A 4.1M earthquake centered in Isleton, in Sacramento County, prompted an Emergency Alert on phones in the Bay Area from the ShakeAlert system — though you might not have felt any shaking in SF.
At least we know the system works!
The earthquake struck at 9:29 a.m. Wednesday, according to the US Geological Survey (USGS), and it had a preliminary magnitude of 4.6, which likely prompted the wider alert. And even though we are scheduled for a big earthquake drill tomorrow — and today is one day after the Loma Prieta anniversary — this was not a test or a drill.
This is the third quake over 4.oM in recent days in Northern California. Early Monday morning, a 4.8M and a 4.1M quake rattled an area in Humboldt County, near Eureka.
The ShakeAlert Earthquake Early Warning system has yet to be put into full effect for a significant earthquake in San Francisco. Managed by the USGS, it launched in 2019 after over a decade's work on the project. Warnings can also come from the MyShake app, developed through UC Berkeley.
Warnings go out to an entire region through ShakeAlert and MyShake when a 4.5M or greater earthquake strikes, and you receive the alert if you are within a radius where shaking is likely to occur. The warning is meant to give residents of the area an extra few seconds to take cover before the shaking arrives.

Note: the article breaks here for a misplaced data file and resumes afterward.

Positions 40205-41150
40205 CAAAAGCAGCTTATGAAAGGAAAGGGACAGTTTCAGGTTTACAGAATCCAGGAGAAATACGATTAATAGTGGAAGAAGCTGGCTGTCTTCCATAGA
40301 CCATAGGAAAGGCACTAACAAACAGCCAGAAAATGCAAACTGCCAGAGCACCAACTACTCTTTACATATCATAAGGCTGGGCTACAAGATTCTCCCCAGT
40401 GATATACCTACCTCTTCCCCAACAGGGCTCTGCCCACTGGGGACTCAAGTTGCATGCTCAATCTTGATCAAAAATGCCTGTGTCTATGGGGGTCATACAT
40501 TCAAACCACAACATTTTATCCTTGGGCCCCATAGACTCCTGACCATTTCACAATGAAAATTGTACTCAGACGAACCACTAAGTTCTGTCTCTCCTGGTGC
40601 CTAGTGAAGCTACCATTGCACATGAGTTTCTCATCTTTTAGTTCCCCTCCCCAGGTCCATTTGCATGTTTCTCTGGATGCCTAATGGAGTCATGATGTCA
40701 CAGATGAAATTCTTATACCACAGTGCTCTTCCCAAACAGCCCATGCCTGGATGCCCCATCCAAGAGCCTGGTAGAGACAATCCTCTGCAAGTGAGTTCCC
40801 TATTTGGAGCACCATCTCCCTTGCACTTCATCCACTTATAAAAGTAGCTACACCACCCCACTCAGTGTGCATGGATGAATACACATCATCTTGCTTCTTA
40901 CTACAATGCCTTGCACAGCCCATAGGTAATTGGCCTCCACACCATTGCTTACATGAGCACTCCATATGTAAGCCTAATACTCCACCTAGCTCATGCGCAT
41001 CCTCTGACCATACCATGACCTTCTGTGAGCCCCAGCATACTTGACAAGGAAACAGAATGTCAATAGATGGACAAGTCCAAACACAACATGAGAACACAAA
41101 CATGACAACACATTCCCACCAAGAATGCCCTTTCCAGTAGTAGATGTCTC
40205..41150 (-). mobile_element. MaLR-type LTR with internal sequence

In this case, for SF anyway, I didn't feel it. Did you?
Shaking was reported in the East Bay, and BART reported it was conducting track inspections before resuming regular service.
Otherwise, there's a lot of this going around:
Update: The USGS explains that the wide ShakeAlert went out due to the fact that the earliest estimates of the earthquake's magnitude put it at 5.7M. The agency says that because the quake was estimated over 5.0M, alerts went out not just through MyShake but through the national Wireless Emergency Alert system as well.
See the USGS tweets about it below.
Good morning Northern CA. Did you feel the magnitude 4.1 earthquake about 2.5 miles southwest of Isleton at 9:29 am? The #ShakeAlert system was activated. See: https://t.co/9raIKrK1CL @Cal_OES @CAGeoSurvey pic.twitter.com/W3pDng40uB— USGS ShakeAlert (@USGS_ShakeAlert) October 18, 2023
The #ShakeAlert system earthquake detection algorithms must be fast and accurate with only a tiny amount of information available in the first seconds of the earthquake. Our goal is to maximize safety. @Cal_OES @CAGeoSurvey pic.twitter.com/OOek8AAuCa— USGS ShakeAlert (@USGS_ShakeAlert) October 18, 2023